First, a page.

It’s based around the idea of ‘checking-in’ places, such as coffee shops, bars, restaurants, hotels or wherever, with a short message about where you are and what you’re doing. Your friends will receive that message so they can decide whether to come and join you, and it’s also good way to enable you to find your friends when you need them too.

Every time you ‘check-in’ somewhere you get points, with incentives to gain more from new places, multiple ‘check-ins’ and more, mostly obtained out of work hours to ensure Foursquare is played for social reasons. This appeals to collecting-types, because if you manage to acquire more points than anyone else within a 60-day period, you could become ‘Mayor’ of that location. Also you can collect ‘badges’ for ‘checking-in’ various new places over a time period, as another result of gaming.

How can this be used for marketing purposes? Well, not much, unless your business partakes in the Foursquare gaming side, and honours its ‘Mayors’ with incentives and ‘badges’ to encourage them to visit more often – great for coffee bars, cake shops, bars, hotels and the like. Apart from free coffees and drinks, Foursquare players don’t benefit much apart from having fun and showing their loyalty to that particular brand or company.

It’s important to remember this is essentially a social networking activity, which is about communicating and forming relationships, so the business side will become merely a bi-product from meeting up with your friends and showing off your ‘Mayorship’. You could take advantage of incentives from hotels when wining and dining clients, using their conference rooms and such like, there is always an opportunity around the corner once a relationship has been struck from using Foursquare!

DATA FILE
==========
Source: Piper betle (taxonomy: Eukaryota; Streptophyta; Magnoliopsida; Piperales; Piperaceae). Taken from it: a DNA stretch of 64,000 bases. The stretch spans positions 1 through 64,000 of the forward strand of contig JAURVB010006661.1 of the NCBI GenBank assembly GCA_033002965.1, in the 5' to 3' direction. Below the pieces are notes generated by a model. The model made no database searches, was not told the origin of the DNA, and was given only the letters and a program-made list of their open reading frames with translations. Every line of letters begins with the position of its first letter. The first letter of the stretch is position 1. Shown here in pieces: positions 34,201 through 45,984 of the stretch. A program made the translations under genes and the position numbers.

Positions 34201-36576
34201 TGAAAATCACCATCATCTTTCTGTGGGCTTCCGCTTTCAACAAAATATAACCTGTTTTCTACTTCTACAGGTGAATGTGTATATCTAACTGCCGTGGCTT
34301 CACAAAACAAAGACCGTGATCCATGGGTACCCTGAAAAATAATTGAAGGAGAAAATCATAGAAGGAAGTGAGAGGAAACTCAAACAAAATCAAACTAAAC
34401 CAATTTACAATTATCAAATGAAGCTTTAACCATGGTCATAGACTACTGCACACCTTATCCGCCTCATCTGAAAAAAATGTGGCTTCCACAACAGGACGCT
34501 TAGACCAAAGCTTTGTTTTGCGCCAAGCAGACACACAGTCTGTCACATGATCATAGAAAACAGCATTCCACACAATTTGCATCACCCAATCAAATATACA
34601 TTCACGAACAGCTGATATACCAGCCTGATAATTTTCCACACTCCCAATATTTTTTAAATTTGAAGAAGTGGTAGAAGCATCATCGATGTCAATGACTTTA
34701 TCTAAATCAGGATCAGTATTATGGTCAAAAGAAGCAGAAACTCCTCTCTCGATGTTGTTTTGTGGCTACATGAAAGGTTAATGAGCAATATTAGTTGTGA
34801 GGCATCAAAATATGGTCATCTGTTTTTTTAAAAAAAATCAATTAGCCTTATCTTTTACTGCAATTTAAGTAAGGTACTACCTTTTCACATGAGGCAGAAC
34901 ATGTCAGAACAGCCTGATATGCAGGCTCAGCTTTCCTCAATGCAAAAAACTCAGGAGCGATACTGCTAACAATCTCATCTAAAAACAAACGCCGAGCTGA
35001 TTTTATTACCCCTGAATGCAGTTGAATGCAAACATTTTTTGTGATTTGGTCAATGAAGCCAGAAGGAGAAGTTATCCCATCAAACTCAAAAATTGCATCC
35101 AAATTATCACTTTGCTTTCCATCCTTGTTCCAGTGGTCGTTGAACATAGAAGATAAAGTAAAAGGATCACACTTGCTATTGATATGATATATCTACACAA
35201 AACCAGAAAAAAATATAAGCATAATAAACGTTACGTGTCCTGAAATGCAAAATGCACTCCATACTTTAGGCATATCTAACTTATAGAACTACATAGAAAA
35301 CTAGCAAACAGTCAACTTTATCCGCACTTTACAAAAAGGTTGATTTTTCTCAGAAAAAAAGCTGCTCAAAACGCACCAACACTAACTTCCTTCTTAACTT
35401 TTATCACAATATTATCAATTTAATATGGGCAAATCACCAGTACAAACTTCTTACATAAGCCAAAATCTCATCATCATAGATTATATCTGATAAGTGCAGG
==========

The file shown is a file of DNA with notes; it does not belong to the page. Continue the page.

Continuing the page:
How do you integrate your online marketing, to save time and money?


The number of ways that you can promote your business through online marketing is constantly growing. It is now accepted that you need an online presence in order to market your business. I was asked to speak about this at a recent FSB IT event in Reading, so I thought I’d share with you a summary of the session. (The full PowerPoint presentation is available from the Free Stuff page of my website, if you’d like a copy.)

So What Online Marketing Can You Do?

  1. Keyword Research – use to find phrases people are actually looking for online. Use keywords for your website, titles for your articles, newsletters, blogs and tweets.
  2. Website – use it to give the key messages about what you do, promote your blog, tweets and newsletter; list your articles. Put Google Analytics on all the pages; do some keyword research.
  3. Google Analytics – see how people use your website; see what keywords they use to find it and put more of those words onto the site.
  4. Newsletters – provide regular advice and comments, promote your website, blog, tweets and articles; use keywords for titles.